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Journal Article

Citation

Taft AJ, Small R, Hegarty KL, Lumley J, Watson LF, Gold L. BMC Public Health 2009; 9(1): 159.

Copyright

(Copyright © 2009, Holtzbrinck Springer Nature Publishing Group)

DOI

10.1186/1471-2458-9-159

PMID

19473534

PMCID

PMC2702379

Abstract

BACKGROUND: Intimate partner violence (IPV) is prevalent globally, experienced by a significant minority of women in the early childbearing years and is harmful to the mental and physical health of women and children. There are very few studies with rigorous designs which have tested the effectiveness of IPV interventions to improve the health and wellbeing of abused women. Evidence for the separate benefit to victims of social support, advocacy and non-professional mentoring suggested that a combined model may reduce the levels of violence, the associated mental health damage and may increase a woman's health, safety and connection with her children. This paper describes the development, design and implementation of a trial of mentor mother support set in primary care, including baseline characteristics of participating women. Methods and design MOSAIC (MOthers' Advocates In the Community) was a cluster randomised trial embedded in general practice and maternal and child health (MCH) nursing services in disadvantaged suburbs of Melbourne, Australia. Women who were pregnant or with infants, identified as abused or symptomatic of abuse, were referred by IPV-trained GPs and MCH nurses from 24 general practices and eight nurse teams from January 2006 to December 2007. Women in the intervention arm received up to 12 months support from trained and supported non-professional mentor mothers. Vietnamese health professionals also referred Vietnamese women to bilingual mentors in a sub-study. Baseline and follow-up surveys at 12 months measured IPV (CAS), depression (EPDS), general health (SF-36), social support (MOS-SF) and attachment to children (PSI-SF). Significant development and piloting occurred prior to trial commencement. Implementation interviews with MCH nurses, GPs and mentors assisted further refinement of the intervention. In-depth interviews with participants and mentors, and follow-up surveys of MCH nurses and GPs at trial conclusion will shed further light on MOSAIC's impact. CONCLUSIONS: Despite significant challenges, MOSAIC will make an important contribution to the need for evidence of effective partner violence interventions, the role of non-professional mentors in partner violence support services and the need for more evaluation of effective health professional training and support in caring for abused women and children among their populations.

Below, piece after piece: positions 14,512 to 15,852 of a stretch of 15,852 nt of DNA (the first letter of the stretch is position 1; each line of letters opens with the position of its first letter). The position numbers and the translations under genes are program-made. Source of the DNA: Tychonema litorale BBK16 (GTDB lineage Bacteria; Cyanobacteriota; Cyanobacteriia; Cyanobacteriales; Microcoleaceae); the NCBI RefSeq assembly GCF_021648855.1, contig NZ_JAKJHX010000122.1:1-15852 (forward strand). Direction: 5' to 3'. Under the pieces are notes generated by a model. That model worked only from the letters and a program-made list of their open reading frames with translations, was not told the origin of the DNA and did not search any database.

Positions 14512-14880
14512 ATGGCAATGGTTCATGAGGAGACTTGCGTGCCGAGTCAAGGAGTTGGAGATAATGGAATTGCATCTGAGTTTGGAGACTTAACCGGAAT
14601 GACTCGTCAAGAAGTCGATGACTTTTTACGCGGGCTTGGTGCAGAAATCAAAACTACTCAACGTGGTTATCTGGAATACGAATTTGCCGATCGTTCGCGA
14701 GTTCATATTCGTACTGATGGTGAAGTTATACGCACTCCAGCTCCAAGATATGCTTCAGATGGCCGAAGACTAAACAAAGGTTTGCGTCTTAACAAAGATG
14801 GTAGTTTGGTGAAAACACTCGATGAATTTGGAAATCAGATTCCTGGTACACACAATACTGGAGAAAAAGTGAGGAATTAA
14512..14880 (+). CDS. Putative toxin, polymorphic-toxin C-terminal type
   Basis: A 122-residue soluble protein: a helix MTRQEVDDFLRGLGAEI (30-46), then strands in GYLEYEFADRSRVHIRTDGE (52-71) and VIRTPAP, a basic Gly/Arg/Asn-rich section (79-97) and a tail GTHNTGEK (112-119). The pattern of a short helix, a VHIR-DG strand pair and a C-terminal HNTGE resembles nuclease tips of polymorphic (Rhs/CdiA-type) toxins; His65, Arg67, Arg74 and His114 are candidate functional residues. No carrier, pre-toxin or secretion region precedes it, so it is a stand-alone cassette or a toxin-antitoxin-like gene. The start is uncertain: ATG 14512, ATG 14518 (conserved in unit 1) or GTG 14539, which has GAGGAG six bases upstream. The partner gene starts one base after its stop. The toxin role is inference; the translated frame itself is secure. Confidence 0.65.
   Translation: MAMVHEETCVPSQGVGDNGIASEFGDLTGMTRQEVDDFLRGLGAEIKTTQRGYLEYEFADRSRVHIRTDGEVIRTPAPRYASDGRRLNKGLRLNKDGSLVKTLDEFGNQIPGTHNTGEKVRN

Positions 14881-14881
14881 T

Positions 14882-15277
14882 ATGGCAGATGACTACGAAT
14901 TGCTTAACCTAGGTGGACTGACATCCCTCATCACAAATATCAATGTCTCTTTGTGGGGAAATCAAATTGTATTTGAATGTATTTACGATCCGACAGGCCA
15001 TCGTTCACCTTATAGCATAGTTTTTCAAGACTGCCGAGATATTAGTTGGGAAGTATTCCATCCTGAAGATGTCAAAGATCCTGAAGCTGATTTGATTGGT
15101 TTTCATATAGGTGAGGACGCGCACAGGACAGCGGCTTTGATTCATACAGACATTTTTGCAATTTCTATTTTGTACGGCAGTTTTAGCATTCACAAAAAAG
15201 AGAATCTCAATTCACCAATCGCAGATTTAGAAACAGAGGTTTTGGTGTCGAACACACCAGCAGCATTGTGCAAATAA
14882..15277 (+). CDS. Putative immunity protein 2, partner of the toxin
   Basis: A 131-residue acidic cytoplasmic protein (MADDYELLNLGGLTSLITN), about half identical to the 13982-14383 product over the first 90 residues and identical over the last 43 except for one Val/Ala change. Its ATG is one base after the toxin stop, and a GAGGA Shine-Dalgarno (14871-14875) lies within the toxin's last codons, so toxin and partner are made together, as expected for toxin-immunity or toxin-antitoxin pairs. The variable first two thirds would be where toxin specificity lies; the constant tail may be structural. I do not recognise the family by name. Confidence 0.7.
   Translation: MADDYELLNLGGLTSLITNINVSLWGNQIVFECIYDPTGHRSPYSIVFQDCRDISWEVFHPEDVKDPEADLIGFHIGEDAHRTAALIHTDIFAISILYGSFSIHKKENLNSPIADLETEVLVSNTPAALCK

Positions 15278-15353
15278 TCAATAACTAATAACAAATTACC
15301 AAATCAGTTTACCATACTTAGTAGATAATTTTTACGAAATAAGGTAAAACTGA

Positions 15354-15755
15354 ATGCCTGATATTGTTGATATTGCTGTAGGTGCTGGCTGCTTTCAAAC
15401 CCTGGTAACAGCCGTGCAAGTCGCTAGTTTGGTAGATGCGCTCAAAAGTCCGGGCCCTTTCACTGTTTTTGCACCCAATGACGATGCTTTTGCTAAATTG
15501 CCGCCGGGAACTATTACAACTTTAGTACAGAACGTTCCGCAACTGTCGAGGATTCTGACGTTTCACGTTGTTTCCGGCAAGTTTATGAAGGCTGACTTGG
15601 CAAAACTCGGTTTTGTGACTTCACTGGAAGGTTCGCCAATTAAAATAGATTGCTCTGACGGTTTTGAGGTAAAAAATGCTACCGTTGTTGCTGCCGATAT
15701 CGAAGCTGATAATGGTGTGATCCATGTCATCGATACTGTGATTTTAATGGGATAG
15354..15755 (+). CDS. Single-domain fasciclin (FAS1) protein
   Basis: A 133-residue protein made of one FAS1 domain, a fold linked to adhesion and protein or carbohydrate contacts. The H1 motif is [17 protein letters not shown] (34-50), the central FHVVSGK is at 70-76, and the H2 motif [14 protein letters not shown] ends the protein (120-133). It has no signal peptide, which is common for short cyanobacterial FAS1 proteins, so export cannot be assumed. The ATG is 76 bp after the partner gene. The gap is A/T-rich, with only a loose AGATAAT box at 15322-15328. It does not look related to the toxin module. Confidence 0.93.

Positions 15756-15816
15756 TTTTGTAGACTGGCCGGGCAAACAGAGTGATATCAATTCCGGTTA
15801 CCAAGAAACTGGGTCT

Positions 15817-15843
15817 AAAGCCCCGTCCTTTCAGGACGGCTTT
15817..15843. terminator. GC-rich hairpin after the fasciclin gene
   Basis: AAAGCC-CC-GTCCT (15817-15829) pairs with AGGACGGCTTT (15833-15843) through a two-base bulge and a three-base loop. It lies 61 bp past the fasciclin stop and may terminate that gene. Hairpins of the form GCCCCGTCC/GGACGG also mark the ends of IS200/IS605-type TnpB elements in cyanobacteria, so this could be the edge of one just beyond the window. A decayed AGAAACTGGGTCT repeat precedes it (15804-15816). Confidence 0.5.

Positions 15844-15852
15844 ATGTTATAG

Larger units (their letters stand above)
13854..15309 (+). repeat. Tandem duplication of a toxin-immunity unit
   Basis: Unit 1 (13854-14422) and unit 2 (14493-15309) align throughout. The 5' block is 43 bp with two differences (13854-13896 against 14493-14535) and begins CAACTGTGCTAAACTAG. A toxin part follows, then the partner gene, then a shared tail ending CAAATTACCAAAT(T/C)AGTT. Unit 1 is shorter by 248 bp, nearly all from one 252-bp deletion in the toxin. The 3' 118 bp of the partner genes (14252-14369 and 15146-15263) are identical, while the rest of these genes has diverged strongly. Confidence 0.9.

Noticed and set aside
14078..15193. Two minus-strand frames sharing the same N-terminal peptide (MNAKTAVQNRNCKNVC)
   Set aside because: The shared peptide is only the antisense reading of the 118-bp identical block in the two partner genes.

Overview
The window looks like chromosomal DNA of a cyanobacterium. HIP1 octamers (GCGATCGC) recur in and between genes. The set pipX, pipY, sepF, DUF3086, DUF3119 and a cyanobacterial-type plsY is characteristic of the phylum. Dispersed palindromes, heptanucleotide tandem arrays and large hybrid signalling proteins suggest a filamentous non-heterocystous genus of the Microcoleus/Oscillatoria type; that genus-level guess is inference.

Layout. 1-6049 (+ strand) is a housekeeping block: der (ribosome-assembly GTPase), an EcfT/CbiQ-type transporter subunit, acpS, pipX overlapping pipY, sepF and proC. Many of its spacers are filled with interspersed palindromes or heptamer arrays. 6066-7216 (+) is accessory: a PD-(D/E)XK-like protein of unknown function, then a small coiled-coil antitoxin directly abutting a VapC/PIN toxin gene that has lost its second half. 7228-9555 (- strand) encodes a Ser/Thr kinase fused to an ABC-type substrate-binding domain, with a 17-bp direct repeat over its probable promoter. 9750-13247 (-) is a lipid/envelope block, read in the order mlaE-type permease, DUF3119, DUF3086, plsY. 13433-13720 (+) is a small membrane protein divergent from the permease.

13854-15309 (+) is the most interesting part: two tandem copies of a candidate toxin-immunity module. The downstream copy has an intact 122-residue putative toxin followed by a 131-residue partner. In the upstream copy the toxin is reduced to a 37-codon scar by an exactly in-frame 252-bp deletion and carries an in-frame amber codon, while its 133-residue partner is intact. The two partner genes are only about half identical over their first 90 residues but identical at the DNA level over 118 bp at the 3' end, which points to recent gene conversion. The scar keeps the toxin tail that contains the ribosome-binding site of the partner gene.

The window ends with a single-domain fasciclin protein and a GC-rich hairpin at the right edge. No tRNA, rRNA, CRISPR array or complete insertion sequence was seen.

Language: en

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